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June 23, 2017

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Oil prices edge higher as eyes on US air strikes on militants in Iraq

SINGAPORE--Oil prices rose in Asia Monday as dealers monitor sustained U.S. air strikes on extremist militants in Iraq who are threatening the crude-rich Kurdish region, analysts said.

U.S. benchmark West Texas Intermediate for September delivery rose 25 cents to US$97.90 while Brent crude for September gained six cents to US$105.08 in afternoon trade.

Iraq's Kurdish peshmerga forces on Sunday reclaimed two towns from Islamic State fighters, buoyed by three days of U.S. air strikes to stem the jihadist advance.

"Investors take comfort in the knowledge that insurgents will be contained in northern Iraq, away from the oil fields in Kurdistan," said Desmond Chua, market analyst at CMC Markets in Singapore.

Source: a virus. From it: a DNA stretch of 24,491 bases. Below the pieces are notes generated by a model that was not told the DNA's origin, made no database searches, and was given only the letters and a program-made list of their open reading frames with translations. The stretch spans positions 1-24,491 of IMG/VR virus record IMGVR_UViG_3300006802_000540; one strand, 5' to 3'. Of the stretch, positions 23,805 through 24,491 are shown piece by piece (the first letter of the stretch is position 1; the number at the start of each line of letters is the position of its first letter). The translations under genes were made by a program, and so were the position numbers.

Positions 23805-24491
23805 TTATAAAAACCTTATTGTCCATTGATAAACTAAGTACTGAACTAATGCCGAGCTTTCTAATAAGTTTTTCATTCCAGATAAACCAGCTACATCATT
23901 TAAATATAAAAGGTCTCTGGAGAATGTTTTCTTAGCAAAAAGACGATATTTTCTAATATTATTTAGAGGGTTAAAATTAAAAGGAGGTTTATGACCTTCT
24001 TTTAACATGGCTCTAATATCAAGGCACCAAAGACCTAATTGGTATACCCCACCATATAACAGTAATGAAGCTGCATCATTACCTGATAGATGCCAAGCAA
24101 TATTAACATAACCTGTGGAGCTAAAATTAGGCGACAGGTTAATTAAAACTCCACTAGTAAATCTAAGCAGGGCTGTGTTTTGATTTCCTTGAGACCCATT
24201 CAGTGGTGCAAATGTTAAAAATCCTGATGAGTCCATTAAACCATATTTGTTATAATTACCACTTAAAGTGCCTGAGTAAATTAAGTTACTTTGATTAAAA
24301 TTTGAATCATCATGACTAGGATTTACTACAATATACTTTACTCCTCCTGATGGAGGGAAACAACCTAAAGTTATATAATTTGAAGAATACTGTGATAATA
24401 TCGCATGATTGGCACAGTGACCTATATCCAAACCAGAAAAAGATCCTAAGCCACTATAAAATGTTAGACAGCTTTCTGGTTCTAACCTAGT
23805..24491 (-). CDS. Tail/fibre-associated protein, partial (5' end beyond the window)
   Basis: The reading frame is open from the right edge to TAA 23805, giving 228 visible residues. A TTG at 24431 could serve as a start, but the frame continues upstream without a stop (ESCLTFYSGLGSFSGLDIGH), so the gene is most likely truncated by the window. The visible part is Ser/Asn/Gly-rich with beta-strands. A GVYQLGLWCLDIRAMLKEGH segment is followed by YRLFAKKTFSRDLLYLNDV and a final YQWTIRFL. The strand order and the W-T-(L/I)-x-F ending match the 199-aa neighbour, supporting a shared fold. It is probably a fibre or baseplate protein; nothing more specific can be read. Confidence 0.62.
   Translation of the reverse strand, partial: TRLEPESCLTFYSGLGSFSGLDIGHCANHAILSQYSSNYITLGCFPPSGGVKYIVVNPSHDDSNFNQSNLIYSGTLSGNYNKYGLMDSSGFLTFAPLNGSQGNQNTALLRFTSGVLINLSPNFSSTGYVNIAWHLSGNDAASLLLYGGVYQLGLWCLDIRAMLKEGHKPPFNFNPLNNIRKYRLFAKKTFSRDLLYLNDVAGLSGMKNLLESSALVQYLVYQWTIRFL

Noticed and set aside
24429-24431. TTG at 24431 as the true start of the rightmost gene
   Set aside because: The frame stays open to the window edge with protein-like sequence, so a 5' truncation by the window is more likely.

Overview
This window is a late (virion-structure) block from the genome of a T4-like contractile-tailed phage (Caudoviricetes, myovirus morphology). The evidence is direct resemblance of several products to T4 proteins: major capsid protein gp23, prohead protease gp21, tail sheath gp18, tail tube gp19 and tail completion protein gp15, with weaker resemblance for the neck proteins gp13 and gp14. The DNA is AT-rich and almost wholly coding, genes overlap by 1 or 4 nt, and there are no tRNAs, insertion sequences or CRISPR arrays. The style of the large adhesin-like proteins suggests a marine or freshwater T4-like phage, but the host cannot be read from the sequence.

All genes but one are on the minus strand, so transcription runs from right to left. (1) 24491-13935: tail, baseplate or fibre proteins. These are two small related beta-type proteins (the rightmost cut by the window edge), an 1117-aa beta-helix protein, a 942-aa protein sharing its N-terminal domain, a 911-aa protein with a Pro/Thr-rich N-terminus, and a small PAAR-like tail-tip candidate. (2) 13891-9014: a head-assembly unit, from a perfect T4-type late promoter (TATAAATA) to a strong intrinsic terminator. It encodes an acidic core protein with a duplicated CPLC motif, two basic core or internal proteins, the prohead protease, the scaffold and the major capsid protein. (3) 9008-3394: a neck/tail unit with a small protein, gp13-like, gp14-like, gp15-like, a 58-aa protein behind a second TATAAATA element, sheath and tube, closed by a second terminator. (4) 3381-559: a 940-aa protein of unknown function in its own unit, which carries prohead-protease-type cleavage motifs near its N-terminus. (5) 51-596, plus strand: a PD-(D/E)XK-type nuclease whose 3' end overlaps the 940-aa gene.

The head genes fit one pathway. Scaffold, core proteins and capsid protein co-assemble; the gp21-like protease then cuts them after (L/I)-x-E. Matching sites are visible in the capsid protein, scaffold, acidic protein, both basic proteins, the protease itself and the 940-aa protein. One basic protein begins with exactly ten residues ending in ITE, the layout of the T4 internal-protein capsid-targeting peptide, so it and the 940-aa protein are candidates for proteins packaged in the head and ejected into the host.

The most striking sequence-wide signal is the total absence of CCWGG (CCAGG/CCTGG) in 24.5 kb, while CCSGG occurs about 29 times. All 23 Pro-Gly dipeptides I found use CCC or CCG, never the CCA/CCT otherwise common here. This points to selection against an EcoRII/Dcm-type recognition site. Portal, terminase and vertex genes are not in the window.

Iraq's oil ministry on July 24 said crude exports totaled 2.42 million barrels per day in June, falling far short of a budgeted projection of 3.4 million bpd.

As the number-two producer in the OPEC cartel, Iraq's 11 percent of proven world reserves plays a key role on world markets and prices after violence disrupted oil exports from Syria and Libya.

The dip in exports adds to the woes of Iraq, which is heavily dependent on oil revenues while spending more on military equipment to battle the Islamic State group.

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